I hate to say, I TOLD YOU SO, but Mark LaFlamme belongs right up there with the masters of horror: KING, KOONTZ, SAUL, JACKSON, and all the rest! I said that after reading his first novel, THE PINK ROOM, and I stand by those words.
The opening paragraph of his third novel pulled me in as easily as a fisherman hooking a batch of seaweed! Does this grab you in the same way?:
<< The ivy came for him first. A common ivy that hung over its pot like the hair of a mythical beast. A tendril dropped onto the back of his satin robe, snaked up over his shoulders, and coiled around his ear. >>
Ooooooooh ... creepy! If that isn't great horror writing, I challenge you to show me better.
VEGETATION is a story of revenge, a psychological fantasy horror as much as a character study of an arrogant, pompous, self-centered man, Bertram Luce. Luce has antagonized the entire plant kingdom by a heinous crime against an environmentalist who loved and nurtured plants.
And just how can plants get revenge on a human? What can they do to him? How many forms and varieties of vegetation does it take to get the best of him? In answering these questions, author LaFlamme captures the essence of each plant, taking his readers on the adventure of their lifetime.
VEGETATION is an unusual book because there is no protagonist, just an arrogant, unlikable antagonist who's getting his "just desserts," so to speak ... or should I say "just salad?" I suppose, technically, the plants themselves could be considered the "protagonists" of this book ... or even Gladys Fogerty, manager of a plant nursery, who's the first to notice trouble in her plant kingdom.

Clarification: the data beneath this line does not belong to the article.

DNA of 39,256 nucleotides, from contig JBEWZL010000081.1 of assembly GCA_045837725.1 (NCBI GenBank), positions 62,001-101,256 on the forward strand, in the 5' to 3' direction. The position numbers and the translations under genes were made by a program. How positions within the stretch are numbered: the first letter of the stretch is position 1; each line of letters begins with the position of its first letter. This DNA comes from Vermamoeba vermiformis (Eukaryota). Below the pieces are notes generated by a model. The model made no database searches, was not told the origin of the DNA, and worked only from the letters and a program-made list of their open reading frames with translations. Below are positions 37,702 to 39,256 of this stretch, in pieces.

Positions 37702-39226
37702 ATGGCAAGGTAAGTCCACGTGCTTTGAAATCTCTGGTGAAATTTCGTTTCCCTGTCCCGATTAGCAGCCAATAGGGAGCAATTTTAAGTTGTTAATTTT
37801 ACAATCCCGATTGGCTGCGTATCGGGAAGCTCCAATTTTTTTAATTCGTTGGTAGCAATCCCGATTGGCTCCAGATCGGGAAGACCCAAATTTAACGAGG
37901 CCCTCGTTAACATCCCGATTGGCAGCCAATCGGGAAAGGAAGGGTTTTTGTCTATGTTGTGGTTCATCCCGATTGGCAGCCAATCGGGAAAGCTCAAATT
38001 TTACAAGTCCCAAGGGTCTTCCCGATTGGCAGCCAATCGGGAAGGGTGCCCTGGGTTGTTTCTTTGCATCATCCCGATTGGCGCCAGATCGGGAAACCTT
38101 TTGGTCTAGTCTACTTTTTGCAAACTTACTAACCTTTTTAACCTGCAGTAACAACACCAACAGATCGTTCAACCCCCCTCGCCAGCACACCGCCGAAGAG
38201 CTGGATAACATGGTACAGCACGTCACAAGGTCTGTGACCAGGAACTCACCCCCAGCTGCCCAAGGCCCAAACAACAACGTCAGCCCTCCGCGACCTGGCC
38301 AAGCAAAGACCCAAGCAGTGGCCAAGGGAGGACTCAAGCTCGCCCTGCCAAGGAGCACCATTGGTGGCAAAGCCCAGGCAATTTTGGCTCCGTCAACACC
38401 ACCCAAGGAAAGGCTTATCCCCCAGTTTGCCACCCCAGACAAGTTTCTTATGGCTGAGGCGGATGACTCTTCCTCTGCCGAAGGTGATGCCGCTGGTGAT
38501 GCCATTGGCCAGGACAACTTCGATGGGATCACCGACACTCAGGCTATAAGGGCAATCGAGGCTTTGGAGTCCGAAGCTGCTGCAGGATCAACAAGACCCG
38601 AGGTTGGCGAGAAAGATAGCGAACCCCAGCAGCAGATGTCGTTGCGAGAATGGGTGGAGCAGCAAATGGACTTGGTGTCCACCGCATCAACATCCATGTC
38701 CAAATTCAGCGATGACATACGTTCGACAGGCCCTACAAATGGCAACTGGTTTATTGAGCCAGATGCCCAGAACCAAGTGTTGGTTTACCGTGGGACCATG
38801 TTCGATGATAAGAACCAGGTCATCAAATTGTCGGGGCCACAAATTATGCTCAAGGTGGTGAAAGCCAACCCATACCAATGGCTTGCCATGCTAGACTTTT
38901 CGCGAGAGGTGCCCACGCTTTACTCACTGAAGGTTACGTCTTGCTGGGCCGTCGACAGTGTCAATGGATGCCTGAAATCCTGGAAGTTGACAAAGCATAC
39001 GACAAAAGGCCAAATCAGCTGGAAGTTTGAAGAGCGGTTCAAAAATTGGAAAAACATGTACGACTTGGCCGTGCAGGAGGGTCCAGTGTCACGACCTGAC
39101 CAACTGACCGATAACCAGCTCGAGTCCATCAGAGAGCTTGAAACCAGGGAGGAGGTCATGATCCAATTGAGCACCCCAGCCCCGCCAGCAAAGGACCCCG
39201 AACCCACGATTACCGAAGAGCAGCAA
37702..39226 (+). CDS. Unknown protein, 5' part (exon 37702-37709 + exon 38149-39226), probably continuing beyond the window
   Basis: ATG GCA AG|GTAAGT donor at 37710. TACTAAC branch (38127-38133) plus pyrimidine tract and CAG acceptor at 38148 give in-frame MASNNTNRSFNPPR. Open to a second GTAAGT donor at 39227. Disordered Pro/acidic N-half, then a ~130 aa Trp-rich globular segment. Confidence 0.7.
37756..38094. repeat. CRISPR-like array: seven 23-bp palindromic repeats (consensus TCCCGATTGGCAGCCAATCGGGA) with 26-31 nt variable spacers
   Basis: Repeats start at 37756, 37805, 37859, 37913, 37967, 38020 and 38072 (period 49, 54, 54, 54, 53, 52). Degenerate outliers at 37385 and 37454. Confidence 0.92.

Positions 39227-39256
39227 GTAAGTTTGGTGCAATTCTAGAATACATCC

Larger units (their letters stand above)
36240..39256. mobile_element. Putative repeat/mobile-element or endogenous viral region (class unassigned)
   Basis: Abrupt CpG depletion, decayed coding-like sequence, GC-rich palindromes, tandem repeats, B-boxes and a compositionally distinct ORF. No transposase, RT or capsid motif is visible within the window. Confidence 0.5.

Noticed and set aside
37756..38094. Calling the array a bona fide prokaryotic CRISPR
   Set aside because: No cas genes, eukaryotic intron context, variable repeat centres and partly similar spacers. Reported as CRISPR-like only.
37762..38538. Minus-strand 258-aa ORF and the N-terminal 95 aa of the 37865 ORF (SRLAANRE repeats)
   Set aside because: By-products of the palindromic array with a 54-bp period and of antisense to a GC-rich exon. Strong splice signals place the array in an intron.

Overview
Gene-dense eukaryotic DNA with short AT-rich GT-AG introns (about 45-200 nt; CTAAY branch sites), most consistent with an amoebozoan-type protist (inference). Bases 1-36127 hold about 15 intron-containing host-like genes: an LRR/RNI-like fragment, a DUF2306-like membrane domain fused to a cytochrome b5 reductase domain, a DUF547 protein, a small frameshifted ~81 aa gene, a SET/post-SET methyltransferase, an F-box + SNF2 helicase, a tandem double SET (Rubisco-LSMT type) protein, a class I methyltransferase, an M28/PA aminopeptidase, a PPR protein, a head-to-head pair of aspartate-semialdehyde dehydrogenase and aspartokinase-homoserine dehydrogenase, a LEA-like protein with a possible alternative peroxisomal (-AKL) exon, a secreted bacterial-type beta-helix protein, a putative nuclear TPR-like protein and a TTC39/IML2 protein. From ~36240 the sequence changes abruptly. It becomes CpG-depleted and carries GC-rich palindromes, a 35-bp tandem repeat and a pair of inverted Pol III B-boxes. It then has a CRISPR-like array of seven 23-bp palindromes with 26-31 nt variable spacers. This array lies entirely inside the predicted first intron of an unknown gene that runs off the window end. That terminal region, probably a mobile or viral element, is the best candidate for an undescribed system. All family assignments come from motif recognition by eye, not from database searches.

It's obvious that LaFlamme did extensive research when writing this novel. Not only did I enjoy a nail-biter of a story that kept me turning pages till dawn, but I also learned more than I ever wanted to know about flora; it's amazing how many products use plants in their production.
Kudos to Mark LaFlamme for writing such a high-concept, unusual book and making it come alive in believable fashion. This would, indeed, make a fine horror feature film--but only the best animators would be able to create the devious vegetation that springs full-blown from this author's awesome imagination.
I loved his debut novel, THE PINK ROOM, but I do notice that his writing in VEGETATION has become a little more clear and crisp.
The only drawback for me is that I doubt if I'll be able to eat my "veggies" for a few days ... or weeks ... or months. I wonder if the author is having that same problem?
Reviewed by: Betty Dravis, 2007